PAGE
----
Go with a smile!

Thursday, June 10, 2010

Erreneous notions about Football

1. I’ll admit this: at the end of one of the seasons of football, perhaps this was the same season that Portsmouth won the FA cup, I thought to myself, Portsmouth are a lucky team. They are comfortably mid table, they don’t have to worry about getting into Europe, they don’t have to worry about who wins the EPL, and they don’t have to worry about relegation. They have a few points buffer either way. They get the results they want at a canter. Maybe if they win the FA cup they’ll get into Europe. Portsmouth must be one of the most stress-free clubs in the premiership.

I was probably misled by the “middle class” status of Portsmouth. They didn’t seem to be over-spending (but we now know that’s not true).

2. There were 2 recent decisions by Capello that seemed to not make any sense at all. First, he allowed the “wife and girlfriends” to visit the England camp at the World Cup. This is an obvious echo of the Ericsson era where he did the same thing and then got severely criticized, because the media circus which resulted distracted England from their performances – so the conventional wisdom goes.

Then he mooted this idea where players could be rated on a scale of 1 to 10 and their ratings be made public.

At the time these 2 decisions were announced simultaneously, and they invited a lot of derision from the press. But I just realized – could it be that his hand was forced over the WAG issue? Could it be that it was the power of the players that forced Capello to compromise over his Spartan conditions? And could it be that Capello decided to have his scores of the players’ performances made public, as a condition for allowing them access to their WAGs? I don’t think this possibility was discussed, and instead Capello got a lot of blame for those 2 bizarre decisions.

Not long after that, Capello refused to confirm that he would be staying with England after 2010. That could be a sign that he got fed up that he was not able to control his players as tightly as he wanted to. Eriksson stayed a little too long, even though there was nothing particularly good or bad about his performance. What brought him down was his perceived greed and lechery. There was the feeling that he was there to collect a large salary, and make money on the side by collecting appearance fees and celebrity endorsements. (Could explain his extraordinary loyalty to Beckham, either he felt he was a kindred celebrity wannabe, or he wanted to associate the England team with the really glamorous brand Beckham).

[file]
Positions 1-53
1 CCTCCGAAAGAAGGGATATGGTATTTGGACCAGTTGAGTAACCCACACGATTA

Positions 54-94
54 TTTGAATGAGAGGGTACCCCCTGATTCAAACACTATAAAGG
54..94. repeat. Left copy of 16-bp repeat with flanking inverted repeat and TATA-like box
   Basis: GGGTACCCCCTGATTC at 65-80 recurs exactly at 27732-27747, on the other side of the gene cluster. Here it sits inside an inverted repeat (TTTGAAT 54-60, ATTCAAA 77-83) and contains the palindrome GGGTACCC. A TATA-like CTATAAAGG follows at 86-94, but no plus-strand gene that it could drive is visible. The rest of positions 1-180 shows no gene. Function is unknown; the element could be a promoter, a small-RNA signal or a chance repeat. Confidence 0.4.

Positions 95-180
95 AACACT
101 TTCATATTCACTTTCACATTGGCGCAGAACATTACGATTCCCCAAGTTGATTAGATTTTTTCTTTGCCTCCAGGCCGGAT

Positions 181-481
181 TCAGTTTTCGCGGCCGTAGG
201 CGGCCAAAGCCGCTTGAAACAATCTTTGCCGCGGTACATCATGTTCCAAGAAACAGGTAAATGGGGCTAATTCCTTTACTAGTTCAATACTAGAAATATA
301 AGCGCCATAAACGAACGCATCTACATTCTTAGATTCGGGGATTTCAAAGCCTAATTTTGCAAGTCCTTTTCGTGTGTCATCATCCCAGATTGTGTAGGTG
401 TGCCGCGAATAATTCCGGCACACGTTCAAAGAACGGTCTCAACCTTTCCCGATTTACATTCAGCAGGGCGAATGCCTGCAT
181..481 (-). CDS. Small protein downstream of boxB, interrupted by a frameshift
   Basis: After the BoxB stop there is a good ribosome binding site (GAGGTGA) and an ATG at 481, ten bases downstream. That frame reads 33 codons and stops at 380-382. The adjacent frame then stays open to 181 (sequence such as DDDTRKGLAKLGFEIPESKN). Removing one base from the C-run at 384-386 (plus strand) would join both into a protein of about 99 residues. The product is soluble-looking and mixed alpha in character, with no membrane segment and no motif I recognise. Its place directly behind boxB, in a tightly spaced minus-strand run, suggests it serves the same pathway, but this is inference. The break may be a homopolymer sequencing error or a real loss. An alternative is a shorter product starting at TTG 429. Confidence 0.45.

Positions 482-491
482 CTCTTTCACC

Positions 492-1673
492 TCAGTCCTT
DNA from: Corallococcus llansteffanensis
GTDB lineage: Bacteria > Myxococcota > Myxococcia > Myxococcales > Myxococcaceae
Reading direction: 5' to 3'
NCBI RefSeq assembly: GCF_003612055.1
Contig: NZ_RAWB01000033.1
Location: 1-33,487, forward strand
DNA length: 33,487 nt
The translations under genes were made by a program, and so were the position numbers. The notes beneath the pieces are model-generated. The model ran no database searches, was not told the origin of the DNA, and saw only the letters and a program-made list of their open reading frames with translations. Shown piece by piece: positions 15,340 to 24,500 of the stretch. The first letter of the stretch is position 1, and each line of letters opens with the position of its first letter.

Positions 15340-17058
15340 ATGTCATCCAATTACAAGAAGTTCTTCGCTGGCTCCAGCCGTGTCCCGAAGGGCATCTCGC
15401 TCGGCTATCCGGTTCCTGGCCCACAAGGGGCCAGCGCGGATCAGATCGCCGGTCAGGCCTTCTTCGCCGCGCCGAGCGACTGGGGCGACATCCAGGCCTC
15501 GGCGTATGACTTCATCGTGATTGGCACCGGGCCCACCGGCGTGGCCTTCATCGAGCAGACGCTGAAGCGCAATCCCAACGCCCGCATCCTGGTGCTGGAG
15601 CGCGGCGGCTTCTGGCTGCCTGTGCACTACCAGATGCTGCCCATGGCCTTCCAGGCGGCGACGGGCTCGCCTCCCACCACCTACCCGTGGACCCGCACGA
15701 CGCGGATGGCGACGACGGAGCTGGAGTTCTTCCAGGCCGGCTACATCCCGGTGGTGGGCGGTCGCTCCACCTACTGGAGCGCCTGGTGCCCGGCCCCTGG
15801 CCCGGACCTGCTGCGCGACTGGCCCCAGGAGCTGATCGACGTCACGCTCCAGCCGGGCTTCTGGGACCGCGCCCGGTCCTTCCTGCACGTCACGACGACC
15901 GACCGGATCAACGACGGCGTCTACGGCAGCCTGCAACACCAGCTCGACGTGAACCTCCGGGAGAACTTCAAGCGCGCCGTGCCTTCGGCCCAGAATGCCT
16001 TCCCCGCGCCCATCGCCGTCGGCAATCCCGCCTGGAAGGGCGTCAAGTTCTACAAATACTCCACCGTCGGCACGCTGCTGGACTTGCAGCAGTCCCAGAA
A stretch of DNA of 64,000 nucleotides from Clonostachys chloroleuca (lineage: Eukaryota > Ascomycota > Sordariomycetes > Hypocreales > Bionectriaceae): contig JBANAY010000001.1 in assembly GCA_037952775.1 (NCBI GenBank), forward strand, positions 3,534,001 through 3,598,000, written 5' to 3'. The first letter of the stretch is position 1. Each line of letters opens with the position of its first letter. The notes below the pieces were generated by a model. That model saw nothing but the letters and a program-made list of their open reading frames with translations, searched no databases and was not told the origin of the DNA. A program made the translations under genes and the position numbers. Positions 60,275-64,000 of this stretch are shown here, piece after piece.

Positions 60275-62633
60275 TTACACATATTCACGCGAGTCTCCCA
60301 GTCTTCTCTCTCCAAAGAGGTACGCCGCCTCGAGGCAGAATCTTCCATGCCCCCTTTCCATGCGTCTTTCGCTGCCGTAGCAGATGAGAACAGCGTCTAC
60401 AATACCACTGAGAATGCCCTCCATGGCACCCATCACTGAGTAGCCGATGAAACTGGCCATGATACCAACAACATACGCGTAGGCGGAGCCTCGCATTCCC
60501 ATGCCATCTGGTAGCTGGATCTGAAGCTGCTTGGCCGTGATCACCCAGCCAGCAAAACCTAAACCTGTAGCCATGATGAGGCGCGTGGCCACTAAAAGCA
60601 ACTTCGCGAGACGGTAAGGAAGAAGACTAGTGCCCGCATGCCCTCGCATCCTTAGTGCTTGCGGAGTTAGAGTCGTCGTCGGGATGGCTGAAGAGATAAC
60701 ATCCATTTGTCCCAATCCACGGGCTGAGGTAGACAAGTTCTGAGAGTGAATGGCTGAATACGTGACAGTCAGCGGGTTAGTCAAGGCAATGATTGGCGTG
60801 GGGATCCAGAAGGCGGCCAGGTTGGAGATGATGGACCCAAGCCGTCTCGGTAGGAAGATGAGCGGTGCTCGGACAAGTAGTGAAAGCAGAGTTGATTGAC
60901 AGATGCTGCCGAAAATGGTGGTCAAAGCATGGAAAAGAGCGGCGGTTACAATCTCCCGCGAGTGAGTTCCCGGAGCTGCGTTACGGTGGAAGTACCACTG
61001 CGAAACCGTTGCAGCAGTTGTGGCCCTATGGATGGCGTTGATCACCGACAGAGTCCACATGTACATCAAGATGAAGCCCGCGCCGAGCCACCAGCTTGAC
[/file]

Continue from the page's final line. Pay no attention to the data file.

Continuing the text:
At least we know that Capello’s a little less happy with this arrangement. But it is true that Capello never stays in the same place for very long. Football coaches – the successful ones, know that one of the main ingredients for sustained success is constant renewal, and constant change. So one possibility is that the coach wears out the players by leading them through a period of overachievement that is unsustainable in the long run, and then the coach leaves. (Capello model). Or the other possibility is that the coach stays in the club for a long time, but he is rather ruthless in getting rid of players that are no longer at the top level (Alex Ferguson model).

Capello briefly considered leaving England, until he was persuaded to stay on until 2012. Well good luck to Capello.

3. I saw a latest issue of FourFourTwo magazine and was amused to see these 5 players on the cover: Theo Walcott, Rio Ferdinand, Wayne Rooney, John Terry and Frank Lampard. We now know that Theo Walcott is not going to play for England, and that Rio Ferdinand is ruled out of the World Cup for his injury.



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